This bulletin presents findings from a literature review that investigated how underage drinking can affect a youth's physical, emotional, and neurological health. It discusses the legal, neurological, economic, and personal consequences youth face when they make the decision to begin drinking. Among other findings, the bulletin shows that underage drinking cost society $68 billion in 2007, or $1 for every drink consumed.
Underage Drinking: Practice Guidelines for Community Corrections (Bulletin)
Guidelines incorporating evidence-based practices help direct the roles of community supervision professionals who work with underage drinkers. Adapting evidence-based practices when working with underage drinking offenders requires juvenile justice professionals to recognize existing legal, structural, procedural, and philosophical differences between communities. Community corrections professionals who use evidence-based practice standards in this way can provide a blueprint for communities to develop the most effective responses to this problem. This bulletin focuses on 10 practice guidelines based on the evidence-based practice literature.
Community Supervision of Underage Drinkers (Bulletin)
The authors of this bulletin describe the goals and principles successful communities use to guide their approach to underage drinking, discuss laws related to alcohol use and the rights of underage drinkers, and highlight the legal issues that professionals who work with these youth may encounter.
Juvenile Court Statistics Fact Sheets
Delinquency Cases in Juvenile Court, 2009 (Fact Sheet)
This fact sheet presents statistics on delinquency cases processed between 1985 and 2009 by U.S. courts with juvenile jurisdiction. From 1985 through 1997, the number of delinquency cases climbed steadily (63 percent) and, from 1997 through 2009, the delinquency caseload dropped 20 percent. The overall pattern of increase followed by decline is the result of the trends of various offense categories combined, including public order, person, and drug law violation cases.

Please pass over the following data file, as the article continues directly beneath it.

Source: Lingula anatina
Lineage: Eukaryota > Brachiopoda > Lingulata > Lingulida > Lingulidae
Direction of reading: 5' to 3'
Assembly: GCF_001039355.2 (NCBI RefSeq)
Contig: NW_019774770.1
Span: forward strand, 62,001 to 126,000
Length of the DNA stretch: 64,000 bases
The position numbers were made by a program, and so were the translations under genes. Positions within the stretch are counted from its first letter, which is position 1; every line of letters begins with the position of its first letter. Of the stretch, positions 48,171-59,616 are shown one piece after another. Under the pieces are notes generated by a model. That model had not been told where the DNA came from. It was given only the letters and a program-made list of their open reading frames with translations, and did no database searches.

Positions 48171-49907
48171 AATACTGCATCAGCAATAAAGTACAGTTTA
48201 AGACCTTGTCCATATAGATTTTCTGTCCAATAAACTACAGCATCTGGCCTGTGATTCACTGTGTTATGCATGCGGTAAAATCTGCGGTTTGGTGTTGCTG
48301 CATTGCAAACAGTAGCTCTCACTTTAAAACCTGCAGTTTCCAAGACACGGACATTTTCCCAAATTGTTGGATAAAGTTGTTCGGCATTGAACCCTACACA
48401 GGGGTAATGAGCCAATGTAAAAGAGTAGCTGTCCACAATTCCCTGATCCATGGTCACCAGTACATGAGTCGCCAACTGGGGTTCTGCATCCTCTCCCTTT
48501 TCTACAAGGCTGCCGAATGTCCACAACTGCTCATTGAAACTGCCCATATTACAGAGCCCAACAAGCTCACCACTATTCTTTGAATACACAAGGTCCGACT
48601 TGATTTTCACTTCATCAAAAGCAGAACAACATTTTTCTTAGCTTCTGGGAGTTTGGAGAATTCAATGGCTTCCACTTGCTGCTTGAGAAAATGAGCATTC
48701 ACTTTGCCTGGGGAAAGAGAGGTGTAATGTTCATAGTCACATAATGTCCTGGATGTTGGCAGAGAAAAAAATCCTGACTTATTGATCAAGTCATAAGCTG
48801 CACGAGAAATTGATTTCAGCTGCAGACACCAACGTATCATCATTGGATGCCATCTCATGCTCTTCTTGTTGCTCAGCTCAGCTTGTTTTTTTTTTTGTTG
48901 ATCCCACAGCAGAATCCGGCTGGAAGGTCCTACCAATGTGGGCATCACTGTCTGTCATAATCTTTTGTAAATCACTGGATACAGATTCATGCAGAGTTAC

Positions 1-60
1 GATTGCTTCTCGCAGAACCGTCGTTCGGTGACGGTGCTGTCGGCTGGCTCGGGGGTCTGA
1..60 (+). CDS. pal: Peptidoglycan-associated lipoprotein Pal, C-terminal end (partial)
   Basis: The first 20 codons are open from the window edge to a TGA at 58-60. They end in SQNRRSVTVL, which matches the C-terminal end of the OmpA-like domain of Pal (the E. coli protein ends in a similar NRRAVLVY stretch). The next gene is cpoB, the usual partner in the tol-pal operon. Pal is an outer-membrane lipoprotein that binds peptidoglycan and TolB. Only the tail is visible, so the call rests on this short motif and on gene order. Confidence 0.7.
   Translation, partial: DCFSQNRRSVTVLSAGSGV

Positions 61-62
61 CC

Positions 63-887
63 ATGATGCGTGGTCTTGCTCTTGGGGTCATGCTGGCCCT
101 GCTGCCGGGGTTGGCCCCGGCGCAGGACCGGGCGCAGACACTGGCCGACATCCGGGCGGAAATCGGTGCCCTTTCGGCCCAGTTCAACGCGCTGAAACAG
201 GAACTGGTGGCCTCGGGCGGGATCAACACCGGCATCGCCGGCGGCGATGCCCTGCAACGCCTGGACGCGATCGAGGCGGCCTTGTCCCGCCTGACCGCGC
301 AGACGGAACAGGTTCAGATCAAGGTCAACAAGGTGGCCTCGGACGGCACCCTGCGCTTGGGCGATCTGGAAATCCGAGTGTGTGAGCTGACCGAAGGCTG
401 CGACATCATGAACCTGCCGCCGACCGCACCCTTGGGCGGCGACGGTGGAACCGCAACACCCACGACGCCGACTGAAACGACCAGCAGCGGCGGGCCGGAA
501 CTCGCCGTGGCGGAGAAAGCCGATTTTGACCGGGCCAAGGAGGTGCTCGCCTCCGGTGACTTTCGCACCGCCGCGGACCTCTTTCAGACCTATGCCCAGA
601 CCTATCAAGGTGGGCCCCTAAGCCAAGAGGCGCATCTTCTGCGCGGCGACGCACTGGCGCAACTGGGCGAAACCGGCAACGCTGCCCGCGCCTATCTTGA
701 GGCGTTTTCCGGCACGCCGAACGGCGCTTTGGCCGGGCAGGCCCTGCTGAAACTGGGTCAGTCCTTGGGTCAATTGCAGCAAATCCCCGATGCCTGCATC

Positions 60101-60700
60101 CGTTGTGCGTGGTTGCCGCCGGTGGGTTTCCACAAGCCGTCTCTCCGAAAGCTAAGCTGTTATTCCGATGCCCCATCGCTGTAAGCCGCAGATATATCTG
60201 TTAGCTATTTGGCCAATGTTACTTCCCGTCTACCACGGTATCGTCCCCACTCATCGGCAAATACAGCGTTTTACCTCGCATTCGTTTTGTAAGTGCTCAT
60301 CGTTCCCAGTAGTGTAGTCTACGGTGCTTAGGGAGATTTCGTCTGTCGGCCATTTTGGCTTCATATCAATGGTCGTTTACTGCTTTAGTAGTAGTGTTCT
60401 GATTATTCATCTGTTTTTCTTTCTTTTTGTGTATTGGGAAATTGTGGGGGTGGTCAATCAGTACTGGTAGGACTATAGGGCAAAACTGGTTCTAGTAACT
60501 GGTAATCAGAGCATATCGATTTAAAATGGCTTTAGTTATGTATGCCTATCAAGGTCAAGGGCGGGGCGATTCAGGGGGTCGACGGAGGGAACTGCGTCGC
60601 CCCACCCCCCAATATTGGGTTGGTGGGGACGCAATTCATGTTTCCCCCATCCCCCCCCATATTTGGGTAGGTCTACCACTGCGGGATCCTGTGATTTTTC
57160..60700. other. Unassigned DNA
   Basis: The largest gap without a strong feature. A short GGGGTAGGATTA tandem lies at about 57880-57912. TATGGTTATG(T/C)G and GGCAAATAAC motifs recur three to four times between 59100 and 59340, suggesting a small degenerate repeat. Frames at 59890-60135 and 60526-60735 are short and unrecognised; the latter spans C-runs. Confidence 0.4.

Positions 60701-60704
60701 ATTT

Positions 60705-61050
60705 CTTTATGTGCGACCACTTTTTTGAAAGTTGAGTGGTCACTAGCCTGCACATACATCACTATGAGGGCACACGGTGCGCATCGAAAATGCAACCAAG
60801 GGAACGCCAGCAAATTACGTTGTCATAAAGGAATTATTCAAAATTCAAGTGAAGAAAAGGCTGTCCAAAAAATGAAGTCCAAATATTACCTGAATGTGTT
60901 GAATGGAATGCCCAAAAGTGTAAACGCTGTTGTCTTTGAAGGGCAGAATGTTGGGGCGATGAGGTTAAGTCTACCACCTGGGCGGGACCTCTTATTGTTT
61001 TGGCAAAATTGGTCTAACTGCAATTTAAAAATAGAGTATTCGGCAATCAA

Delinquency Cases Waived to Criminal Court, 2009 (Fact Sheet)
This fact sheet presents estimates of the number of cases transferred from juvenile court to criminal court through the judicial waiver mechanism between 1985 and 2009. The number of delinquency cases judicially waived peaked in 1994 at 13,800 cases. This represented a 91-percent increase over the number of cases waived in 1985 (7,200). In 2009, juvenile courts waived an estimated 7,600 delinquency cases, 45 percent fewer than in 1994.
To view and download this publication, visit the NCJRS Web site.
Juvenile Delinquency Probation Caseload, 2009 (Fact Sheet)
This fact sheet presents statistics on delinquency cases resulting in probation between 1985 and 2009. Probation supervision was the most severe disposition in 36 percent of all delinquency cases. Between 1985 and 2009, the number of cases placed on probation increased 29 percent. During that time, the overall delinquency caseload increased 30 percent.
To view and download this publication, visit the NCJRS Web site.
The Coordinating Council on Juvenile Justice and Delinquency Prevention's meeting on September 14, 2012, featured two panel discussionsGirls at the Margin: Risk Factors and Needs, and Girls' Pathways to Success. Speakers included Barbara Guthrie, Associate Dean for Academic Affairs and associate professor, Yale School of Nursing; Malika Saar, executive director, Human Rights Project for Girls; Terri Yellowhammer, Futures Without Violence; Jeannette Pai-Espinosa, president, National Crittenton Foundation; and Francine Sherman, clinical professor and director, Juvenile Rights Advocacy Project, Boston College Law School. The moderator for both discussions was Lawanda Ravoira, director, National Girls Institute. For more information, see the lead story, "Coordinating Council Addresses Girls and the Juvenile Justice System," in this issue.
Council members also heard updates on several agency initiatives, including the Office of National Drug Control Policy's National Youth Anti-Drug Media Campaign, Above the Influence, and OJJDP's 2012 National Intertribal Youth Summit.
Meetings of the council are open to the public. Visit the Web site to register for the next meeting, learn more about the council, and read minutes from past meetings.
The Federal Advisory Committee on Juvenile Justice (FACJJ) held an in-person meeting on October 1819, 2012, in Washington, DC. Highlights of the meeting will be provided in the November/December issue of OJJDP News @ a Glance.
Minutes of FACJJ's August 10, 2012, Web-facilitated meeting are now available online.
The committee's meetings are open to the public; anyone may register to attend and observe. Additional information is available on the committee's Web site.